When Jerry Brown signed legislation giving California’s public employees collective bargaining rights during his first governorship, he – wittingly or otherwise – began a major political shift.
The legislation re-energized organized labor, and in the ensuing years, unions – particularly public employee unions – became the state’s most influential interest group, providing resources for the Democrats’ rise to dominance.
The party and the unions essentially became a single entity. For example, both Assembly Speaker John A. Pérez and Senate President Pro Tem Darrell Steinberg arose from union employment, the former as an organizer and the latter as an attorney.
Unions remain California Democrats’ most important constituency, and will be indefinitely, but there are some indications that union hegemony within the party may be fraying.
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The most public example is the complex, multifront battle that pits the state’s union-dominated education establishment against civil rights and reform groups over the direction of public schools. It’s essentially a Democrat vs. Democrat battle, waged within big-city school boards, in the Legislature, in the state Board of Education and in the courts.
The establishment contends that the schools’ shortcomings can be solved with more money – a lot more money. The California Teachers Association-led Education Coalition reiterated this month that it wants spending to rise to the average of the nation’s 10 highest-spending states, which would cost $30-plus billion more a year.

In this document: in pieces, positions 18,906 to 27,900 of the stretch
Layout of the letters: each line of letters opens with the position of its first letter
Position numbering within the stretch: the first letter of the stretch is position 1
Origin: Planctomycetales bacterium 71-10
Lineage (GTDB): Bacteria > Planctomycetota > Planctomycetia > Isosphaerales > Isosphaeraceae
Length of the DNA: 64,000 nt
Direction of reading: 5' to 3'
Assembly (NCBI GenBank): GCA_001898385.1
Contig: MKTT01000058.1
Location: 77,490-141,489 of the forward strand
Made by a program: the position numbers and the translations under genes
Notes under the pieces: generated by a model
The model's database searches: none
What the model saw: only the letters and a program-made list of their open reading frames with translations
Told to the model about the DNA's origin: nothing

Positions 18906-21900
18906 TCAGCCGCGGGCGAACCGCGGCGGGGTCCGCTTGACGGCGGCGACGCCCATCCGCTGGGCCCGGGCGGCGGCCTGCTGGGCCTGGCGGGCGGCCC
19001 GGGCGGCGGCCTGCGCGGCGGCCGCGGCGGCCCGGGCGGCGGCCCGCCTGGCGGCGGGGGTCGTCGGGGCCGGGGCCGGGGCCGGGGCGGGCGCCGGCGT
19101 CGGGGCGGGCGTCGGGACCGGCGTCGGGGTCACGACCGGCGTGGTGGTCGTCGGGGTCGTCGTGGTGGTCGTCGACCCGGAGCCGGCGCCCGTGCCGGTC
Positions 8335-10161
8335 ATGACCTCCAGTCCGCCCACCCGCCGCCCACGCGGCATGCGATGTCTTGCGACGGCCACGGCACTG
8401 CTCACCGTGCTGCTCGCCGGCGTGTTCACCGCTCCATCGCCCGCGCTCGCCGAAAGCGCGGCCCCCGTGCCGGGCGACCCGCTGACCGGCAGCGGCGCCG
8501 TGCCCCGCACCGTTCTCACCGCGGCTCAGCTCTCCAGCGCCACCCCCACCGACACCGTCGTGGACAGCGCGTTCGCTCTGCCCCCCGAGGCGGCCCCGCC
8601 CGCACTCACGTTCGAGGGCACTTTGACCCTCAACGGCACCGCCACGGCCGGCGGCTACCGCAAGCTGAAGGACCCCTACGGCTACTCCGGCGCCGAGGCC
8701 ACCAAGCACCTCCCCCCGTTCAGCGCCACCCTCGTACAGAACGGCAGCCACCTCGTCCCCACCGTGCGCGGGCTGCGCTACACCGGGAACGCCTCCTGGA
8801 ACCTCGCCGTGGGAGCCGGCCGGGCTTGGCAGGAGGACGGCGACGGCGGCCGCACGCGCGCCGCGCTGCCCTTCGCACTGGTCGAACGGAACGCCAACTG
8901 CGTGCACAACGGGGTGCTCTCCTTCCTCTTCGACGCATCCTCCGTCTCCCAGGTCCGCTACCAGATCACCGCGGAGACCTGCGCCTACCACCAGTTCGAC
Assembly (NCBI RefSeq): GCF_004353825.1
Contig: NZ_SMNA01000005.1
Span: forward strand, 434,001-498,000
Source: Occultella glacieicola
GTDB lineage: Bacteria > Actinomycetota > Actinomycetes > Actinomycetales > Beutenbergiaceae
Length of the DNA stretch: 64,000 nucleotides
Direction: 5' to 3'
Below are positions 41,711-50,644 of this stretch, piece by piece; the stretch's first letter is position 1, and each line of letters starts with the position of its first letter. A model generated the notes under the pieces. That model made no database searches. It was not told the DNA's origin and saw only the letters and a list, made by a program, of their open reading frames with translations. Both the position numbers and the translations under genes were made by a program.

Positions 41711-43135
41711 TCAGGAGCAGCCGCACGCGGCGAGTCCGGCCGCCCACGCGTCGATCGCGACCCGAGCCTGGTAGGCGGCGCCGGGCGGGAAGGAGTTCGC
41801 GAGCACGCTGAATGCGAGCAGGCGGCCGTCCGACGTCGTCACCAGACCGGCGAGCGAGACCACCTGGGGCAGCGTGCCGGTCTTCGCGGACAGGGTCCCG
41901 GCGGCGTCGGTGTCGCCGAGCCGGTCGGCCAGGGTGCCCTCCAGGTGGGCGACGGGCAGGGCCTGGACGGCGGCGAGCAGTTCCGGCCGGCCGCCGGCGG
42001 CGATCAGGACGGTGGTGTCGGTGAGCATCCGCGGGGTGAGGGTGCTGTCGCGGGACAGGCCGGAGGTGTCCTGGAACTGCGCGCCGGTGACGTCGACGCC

Reformers don’t oppose spending more, but contend that union rules and the education bureaucracy are thwarting efforts to do more for students, particularly poor and English-learner children. A lawsuit now being tried in Los Angeles is the current venue for the years-long battle.
Unions may also be losing some of their hegemony in legislative elections, as business groups increasingly play in Democratic politics.
In 2012, two Democrats, Marc Levine of San Rafael and Richard Bloom of Santa Monica, defeated union-backed Assembly incumbents, and several others bested Democratic union-backed rivals for open seats.
This year, Steve Glazer, Brown’s 2010 gubernatorial campaign manager who advised the California Chamber of Commerce on 2012 races, is running for the Assembly in Contra Costa County as an outspoken critic of unions. His chief rival, Dublin Mayor Tim Sbranti, has heavy union support.
A few nonunion Democrats would not seem to be a big deal, but it makes a significant difference when leaders want supermajorities to pass tax increases, constitutional amendments and other union-backed measures requiring two-thirds votes.
It would be ironic were Glazer to become the Assembly’s 54th Democratic vote, thus holding the hammer on such issues.